A large compilation of corrosion data for metals and alloys in high-temperature gases has been created. The data compilation represents about 70 commercial alloys, 4100 corrosion data measurements, and five million exposure hours. The data compilation has been developed and organized to allow prediction of sound metal thickness losses by several corrosion mechanisms at high-temperatures as functions of gas composition, temperature, time, and alloy type. Several charts and tables have been prepared as examples of predicted metal losses of alloys corroding in standard conditions for several corrosion mechanisms expected in high-temperature gases. Use of the data compilation to assess corrosion will be illustrated for corrosion in oxidizing, sulfidizing, sulfidizing/ oxidizing, and carburizing conditions.


This paper discusses the potential of high-temperature gases to corrode metals and recommends how to predict sound metal losses for a wide range of conditions. Corrosion of metals and alloys used in equipment handling high- temperature, corrosive gases is a potential concern in processes used in petroleum refining, gas processing, fired equipment, process heaters, burners, flares, furnaces, boilers, thermocouples, instrumentation, process heaters, hydro cracking, coking, vacuum flashing, hydro treating, coal/coke/oil gassing, gas processing, petrochemical production and catalytic reforming. Corrosion can define the maximum allowable temperature for metals and alloys, although mechanical properties or other considerations may require a lower maximum allowable temperature.

Determining the extent of sound metal loss by corrosion is intended to assess the remaining useful strength as equipment corrodes. It is therefore important to review how the characteristics of the exposure conditions and the alloys can combine to influence the rate of corrosion.

Most corrosion data for alloys exposed to high-temperature gases have been reported interims of weight change/area for relatively short exposures and inadequately defined exposure conditions. The weight change/area information is not directly related to the thickness (penetration) of corroded metal, which is often needed in assessing the strength of equipment components. Corrosion is best reported in penetration units, which indicate the sound metal loss, as discussed earlier?-2. Corrosion in high-temperature gases is affected by key parameters of the corrosive environments such as temperature, alloy composition, time, and gas composition. Summaries of metal penetrations for some typical conditions for four different corrosion mechanisms are shown in this presentation, which extends beyond the traditional corrosion weight change data by reporting total metal penetration for an extensive number of alloys over a wide range of conditions. Compositions of the alloys discussed in this paper are shown in Table 1.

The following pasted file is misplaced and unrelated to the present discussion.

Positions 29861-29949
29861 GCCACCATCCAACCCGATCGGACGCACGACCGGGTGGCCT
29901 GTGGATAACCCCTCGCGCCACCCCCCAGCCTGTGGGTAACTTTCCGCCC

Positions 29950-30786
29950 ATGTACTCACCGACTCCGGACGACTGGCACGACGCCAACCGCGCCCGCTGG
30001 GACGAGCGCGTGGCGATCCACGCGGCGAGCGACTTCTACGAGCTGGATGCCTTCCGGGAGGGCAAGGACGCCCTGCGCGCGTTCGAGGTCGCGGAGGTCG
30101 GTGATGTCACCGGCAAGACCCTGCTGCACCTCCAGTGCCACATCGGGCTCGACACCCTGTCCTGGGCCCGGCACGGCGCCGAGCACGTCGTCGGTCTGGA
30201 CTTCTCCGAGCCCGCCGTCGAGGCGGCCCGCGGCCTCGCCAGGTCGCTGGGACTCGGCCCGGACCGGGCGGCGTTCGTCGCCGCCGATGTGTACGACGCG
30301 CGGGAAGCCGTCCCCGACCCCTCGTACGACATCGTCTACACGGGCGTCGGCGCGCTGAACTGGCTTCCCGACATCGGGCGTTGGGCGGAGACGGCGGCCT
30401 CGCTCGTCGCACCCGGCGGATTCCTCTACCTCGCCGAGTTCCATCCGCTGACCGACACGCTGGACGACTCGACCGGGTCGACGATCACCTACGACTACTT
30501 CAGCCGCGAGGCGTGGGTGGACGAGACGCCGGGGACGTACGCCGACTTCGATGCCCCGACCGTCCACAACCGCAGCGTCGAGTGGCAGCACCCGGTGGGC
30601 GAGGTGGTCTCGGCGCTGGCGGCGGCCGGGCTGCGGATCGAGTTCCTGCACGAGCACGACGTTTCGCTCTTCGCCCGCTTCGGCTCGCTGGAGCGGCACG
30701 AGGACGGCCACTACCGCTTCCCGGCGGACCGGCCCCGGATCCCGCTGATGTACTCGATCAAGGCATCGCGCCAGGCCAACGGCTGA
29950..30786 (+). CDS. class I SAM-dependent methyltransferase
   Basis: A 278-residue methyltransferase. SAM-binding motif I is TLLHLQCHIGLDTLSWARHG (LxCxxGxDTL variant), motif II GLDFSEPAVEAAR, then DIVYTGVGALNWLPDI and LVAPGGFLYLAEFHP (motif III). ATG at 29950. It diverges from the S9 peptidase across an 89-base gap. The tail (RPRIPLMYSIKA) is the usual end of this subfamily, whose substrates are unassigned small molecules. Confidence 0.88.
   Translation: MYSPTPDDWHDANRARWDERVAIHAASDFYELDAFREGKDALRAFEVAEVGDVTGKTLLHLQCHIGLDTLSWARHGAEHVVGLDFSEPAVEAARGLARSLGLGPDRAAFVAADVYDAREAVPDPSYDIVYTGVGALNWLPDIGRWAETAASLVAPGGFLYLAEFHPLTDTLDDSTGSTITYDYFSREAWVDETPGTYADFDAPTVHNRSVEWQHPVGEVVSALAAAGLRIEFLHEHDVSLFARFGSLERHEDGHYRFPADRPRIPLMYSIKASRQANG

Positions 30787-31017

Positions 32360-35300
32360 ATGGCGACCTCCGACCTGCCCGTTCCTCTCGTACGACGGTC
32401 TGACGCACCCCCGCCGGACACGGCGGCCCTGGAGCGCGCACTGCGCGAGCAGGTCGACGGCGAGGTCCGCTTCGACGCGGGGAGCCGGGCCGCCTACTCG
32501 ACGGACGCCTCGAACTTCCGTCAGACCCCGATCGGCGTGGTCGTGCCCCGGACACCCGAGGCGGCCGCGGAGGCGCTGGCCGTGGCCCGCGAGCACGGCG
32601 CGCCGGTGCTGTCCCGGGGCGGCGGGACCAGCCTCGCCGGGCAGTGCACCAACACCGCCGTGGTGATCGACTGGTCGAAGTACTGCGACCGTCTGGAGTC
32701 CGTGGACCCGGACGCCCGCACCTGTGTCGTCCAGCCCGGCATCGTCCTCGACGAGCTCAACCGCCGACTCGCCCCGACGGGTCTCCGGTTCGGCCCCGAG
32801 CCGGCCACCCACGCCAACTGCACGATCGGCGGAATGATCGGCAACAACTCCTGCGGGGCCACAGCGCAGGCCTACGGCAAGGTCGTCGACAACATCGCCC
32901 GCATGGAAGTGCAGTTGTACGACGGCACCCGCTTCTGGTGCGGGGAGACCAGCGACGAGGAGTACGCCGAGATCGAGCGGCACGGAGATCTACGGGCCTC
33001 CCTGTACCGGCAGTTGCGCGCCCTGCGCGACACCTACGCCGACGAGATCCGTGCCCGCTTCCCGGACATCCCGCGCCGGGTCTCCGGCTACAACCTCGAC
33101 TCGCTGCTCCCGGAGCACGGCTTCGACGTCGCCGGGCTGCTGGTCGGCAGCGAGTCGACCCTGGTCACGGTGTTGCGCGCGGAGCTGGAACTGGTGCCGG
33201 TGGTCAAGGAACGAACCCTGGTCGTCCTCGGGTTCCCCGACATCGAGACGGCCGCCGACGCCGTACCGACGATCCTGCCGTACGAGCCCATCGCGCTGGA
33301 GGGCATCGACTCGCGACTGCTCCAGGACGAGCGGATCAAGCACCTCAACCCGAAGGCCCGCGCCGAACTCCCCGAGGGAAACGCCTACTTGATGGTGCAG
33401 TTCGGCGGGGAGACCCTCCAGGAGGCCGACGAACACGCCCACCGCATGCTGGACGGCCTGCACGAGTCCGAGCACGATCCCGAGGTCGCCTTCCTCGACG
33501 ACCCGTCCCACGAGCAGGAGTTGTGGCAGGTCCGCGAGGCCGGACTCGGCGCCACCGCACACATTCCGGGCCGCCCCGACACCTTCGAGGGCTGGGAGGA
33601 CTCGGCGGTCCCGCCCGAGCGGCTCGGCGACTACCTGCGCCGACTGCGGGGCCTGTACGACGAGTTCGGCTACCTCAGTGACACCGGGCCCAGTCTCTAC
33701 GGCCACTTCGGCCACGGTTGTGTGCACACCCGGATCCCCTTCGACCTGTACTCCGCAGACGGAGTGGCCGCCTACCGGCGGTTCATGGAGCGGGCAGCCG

The names of the corrosion mechanisms discussed in this paper are determined by the most abundant dominant corrosion products. For example: oxidation implies oxides, sulfidation implies sulfides, sulfidation/oxidation implies sulfides plus oxides, and carburization implies carbides.

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